Owner Grateful for Expert Emergency and Critical Care at Foster Hospital
For Lucie Woods, a resident of Westborough, MA, having quick access to Foster Hospital for Small Animals at Cummings Veterinary Medical Center has certainly come in handy in recent years. In early August 2017, Blitzen, her 9-year-old Border Collie/Australian Shepherd returned to her house from outside dragging her hind legs. With a history of epilepsy, Lucie was concerned that she had a seizure. When, by 10:30 p.m., Blitzen could not use her legs at all, Lucie did not think it prudent to wait until morning to see her family veterinarian. Instead, she immediately sought medical help from the Emergency and Critical Care team at Foster Hospital.
From the time she arrived at Foster Hospital, Lucie knew she had come to the right place. After tests including lab work and an MRI were completed, and with input from veterinary specialists, Blitzen had a diagnosis. Fibrocartilaginous embolism (FCE) is a specific type of spinal stroke in dogs, and in this case, the blood supply to a segment of the spinal cord controlling Blitzen’s back legs was blocked and left her without the ability to move those limbs. It often occurs during strenuous exercise, including running and jumping at speed.
Waiting for a diagnosis was stressful for Lucie, but she was relieved to speak directly with Dr. Miranda (Mimi) Gallo of the Neurology Service, who had evaluated Blitzen and determined an appropriate plan of care. Blitzen’s nerves were intact and Dr. Gallo explained that in cases like these, 80% of patients regain enough function to be able to walk again.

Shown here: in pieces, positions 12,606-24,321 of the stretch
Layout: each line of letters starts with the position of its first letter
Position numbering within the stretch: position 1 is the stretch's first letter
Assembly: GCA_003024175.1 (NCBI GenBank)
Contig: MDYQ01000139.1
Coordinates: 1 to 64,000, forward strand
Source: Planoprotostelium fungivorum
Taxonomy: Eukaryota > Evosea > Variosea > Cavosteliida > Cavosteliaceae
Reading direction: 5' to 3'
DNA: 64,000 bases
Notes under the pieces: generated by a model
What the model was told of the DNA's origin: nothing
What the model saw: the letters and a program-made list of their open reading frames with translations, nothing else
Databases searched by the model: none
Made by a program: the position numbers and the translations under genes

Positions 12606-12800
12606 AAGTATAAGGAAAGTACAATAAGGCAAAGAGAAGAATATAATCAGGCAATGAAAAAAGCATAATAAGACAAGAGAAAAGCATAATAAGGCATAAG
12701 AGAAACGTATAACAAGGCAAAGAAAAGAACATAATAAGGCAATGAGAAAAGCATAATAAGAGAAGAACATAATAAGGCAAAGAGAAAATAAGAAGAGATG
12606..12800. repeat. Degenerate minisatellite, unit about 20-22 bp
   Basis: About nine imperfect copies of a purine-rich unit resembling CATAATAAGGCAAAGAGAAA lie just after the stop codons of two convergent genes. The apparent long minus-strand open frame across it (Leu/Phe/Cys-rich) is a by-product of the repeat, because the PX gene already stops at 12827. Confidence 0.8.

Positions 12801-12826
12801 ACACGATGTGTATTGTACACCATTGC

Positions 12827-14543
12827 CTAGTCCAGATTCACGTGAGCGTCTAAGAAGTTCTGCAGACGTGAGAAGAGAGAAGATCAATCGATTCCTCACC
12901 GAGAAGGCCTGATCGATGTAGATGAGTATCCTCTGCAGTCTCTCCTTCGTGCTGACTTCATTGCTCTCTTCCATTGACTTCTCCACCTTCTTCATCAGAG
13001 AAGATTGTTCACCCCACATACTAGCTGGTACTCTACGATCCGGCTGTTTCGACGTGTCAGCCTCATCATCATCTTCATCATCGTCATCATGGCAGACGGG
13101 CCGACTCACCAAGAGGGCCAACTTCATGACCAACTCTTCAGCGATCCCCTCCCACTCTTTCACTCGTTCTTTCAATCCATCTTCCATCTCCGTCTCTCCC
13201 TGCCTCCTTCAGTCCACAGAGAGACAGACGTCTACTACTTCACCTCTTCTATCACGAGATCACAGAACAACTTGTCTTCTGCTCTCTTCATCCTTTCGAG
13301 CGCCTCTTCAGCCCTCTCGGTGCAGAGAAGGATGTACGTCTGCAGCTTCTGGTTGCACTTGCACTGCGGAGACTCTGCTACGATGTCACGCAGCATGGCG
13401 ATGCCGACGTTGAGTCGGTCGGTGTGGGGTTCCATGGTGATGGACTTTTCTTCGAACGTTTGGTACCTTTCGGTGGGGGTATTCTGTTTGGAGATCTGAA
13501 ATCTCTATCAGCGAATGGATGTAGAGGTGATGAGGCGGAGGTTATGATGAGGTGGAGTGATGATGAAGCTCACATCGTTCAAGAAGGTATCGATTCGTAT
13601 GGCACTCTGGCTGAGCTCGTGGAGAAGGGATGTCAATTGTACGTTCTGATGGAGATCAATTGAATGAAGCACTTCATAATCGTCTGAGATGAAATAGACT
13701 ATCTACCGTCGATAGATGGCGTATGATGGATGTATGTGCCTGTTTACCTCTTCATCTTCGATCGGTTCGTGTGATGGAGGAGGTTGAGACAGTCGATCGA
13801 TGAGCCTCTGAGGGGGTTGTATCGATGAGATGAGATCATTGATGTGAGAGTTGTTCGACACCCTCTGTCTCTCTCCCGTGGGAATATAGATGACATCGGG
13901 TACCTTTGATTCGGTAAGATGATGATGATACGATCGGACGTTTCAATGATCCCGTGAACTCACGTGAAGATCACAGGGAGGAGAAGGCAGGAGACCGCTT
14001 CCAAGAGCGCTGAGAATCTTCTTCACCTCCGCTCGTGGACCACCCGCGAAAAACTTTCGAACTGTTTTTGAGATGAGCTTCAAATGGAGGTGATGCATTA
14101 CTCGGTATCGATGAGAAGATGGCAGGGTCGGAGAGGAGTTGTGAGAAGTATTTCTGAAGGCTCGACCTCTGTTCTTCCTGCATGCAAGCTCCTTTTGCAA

Lucie is thankful that she took quick action that evening to bring Blitzen to Foster Hospital since it has the advanced equipment and specialty services needed to make an accurate diagnosis. “Everyone was really helpful. They knew I was worried and answered all of my questions. Even though Dr. Gallo was out straight with many other clients, given it was a weekend, she made an effort to speak with me and she followed up on the phone,” recalls Lucie.
Since experiencing the FCE, Blitzen still has some weakness on both sides but continues to improve with physical therapy, including water therapy and exercises at home. Eight weeks later, Lucie breathed a sigh of relief that Blitzen is able to walk on her own and is on her way to recovery.